Beautiful Australian actress Radha Mitchell (Johnny Depp’s estranged wife in Finding Neverland) is the focal character bringing a mixture of vulnerability, passion and complexity to her dual role of two Melindas. We meet Mitchell as the curly haired Melinda in the tragic tale when she shows up unexpectedly, at the home of old friend, Park Avenue shop and lunch princess Laurel (Chloe Sevigny) and her adulterous, out of work actor husband Lee (Jonny Lee Miller) during a dinner party attended by another college chum, a very pregnant Cassie (Brooke Smith).  Here Melinda is a chain smoking, pill popping, drinker whose life has been on a downward spiral. As a result of cheating on her husband, she’s lost custody of her kids, attempted suicide and spent time in a mental ward.  Laurel and Lee, feeling sorry for Melinda, take her in and plan another party in order to set Melinda up with a dentist friend of Cassie.  Instead, Melinda falls for the party’s black jazz pianist; Ellis (Chiwetel Ejiofor, Dirty Pretty Things), which appears to make Melinda happy.  But, that doesn’t last for long when Melinda gets dumped for her best friend Laurel.

The Flick Chicks, film, video, movie reviews, critics, Judy Thorburn, Victoria Alexander, Polly Peluso, Shannon Onstot, Jacqueline Monahan, Tasha Chemplavil, Lorraine Pompeo, Diana Dillon, Suzanne Paul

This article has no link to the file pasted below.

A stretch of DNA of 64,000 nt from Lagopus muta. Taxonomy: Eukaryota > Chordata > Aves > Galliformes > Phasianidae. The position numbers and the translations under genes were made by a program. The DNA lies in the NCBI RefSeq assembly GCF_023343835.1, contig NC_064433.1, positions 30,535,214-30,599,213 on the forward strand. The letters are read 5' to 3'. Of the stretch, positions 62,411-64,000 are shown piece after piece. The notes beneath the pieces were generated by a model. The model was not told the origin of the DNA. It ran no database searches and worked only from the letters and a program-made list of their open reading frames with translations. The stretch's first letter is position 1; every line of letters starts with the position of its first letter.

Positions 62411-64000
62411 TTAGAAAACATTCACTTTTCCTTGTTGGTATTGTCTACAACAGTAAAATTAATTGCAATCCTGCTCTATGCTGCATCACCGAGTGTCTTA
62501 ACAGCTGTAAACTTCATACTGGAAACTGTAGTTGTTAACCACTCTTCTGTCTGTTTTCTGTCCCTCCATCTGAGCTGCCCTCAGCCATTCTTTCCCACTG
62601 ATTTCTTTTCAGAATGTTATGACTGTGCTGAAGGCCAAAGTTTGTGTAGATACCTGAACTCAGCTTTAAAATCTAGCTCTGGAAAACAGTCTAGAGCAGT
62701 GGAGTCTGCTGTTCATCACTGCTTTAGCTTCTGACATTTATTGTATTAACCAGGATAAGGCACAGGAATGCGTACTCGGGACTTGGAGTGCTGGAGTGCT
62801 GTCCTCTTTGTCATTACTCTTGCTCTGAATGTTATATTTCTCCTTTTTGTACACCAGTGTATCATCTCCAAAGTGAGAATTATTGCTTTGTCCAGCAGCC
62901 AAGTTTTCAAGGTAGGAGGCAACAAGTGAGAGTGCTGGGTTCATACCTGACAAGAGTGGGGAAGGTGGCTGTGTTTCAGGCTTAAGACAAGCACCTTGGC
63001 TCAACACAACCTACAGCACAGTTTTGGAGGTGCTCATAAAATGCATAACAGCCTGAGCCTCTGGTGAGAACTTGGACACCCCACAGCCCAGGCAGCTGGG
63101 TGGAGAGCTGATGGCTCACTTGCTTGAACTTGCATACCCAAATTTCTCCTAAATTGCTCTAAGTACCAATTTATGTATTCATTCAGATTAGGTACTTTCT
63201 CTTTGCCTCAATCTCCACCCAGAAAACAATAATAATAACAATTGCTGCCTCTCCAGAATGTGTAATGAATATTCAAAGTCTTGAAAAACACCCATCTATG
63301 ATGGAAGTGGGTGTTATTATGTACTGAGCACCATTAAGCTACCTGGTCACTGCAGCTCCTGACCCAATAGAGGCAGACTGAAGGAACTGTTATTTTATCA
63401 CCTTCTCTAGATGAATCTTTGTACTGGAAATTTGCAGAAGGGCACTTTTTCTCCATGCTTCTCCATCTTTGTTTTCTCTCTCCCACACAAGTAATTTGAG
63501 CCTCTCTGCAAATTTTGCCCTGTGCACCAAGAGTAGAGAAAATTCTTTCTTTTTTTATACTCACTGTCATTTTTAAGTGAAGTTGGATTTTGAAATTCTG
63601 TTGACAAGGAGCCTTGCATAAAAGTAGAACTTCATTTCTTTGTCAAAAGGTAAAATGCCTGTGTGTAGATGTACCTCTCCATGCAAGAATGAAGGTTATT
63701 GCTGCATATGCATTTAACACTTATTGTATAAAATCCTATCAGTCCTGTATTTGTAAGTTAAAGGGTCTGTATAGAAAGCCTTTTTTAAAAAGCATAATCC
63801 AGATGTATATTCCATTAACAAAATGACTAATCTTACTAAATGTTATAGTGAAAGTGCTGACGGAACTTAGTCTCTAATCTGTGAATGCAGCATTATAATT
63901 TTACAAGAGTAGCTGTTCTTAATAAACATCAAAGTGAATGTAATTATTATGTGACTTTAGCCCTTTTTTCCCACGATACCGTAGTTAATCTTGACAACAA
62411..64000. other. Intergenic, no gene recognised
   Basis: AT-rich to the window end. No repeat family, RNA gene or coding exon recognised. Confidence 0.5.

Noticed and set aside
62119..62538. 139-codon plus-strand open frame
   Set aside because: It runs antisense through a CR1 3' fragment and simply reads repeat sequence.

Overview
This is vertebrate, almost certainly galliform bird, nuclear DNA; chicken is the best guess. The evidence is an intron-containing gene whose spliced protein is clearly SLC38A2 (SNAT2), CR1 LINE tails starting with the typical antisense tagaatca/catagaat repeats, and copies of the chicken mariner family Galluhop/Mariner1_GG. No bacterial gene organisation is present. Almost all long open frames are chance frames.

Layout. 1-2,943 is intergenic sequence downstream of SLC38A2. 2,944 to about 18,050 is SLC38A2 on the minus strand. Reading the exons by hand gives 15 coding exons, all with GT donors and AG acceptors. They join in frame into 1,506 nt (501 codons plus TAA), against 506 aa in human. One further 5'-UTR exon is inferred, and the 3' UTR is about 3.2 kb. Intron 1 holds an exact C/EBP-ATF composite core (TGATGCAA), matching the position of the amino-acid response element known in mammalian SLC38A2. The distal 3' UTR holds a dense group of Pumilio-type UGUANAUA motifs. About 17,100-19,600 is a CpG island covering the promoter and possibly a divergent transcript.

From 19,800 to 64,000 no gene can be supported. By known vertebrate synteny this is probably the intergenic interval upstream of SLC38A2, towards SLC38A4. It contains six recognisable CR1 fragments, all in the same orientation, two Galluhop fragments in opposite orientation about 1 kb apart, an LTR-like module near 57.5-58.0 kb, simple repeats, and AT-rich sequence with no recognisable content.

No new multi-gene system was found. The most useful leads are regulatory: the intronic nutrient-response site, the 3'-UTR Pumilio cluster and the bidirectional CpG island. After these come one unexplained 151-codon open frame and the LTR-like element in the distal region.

In the comic synopsis, a smooth bobbed Melinda is the single downstairs neighbor of unemployed struggling actor, Hobie (Will Ferrell) and his independent filmmaker wife, Susan (Amanda Peet). Susan and Hobie are (like in the darker version) having a dinner party, when suddenly the doorbell rings and Amanda bursts in saying she has swallowed twenty-eight pills. Before too long Hobie, being in a strained marriage, finds himself falling in love with Melinda, although the feelings don’t appear mutual.  However, after Hobie walks in on his wife in bed with another man he decides to tell Amanda how he feels. He invites Melinda out to dinner and before he is able to say anything Melinda tells him she met and fell for a gorgeous (black) man (Daniel Sunjata) while playing a piano that was sitting on the street.  Hobie, now broken hearted, gets set up with a conservative, right wing, but very hot playboy centerfold who unleashes her own sad story onto Hobie about being dumped for her best friend.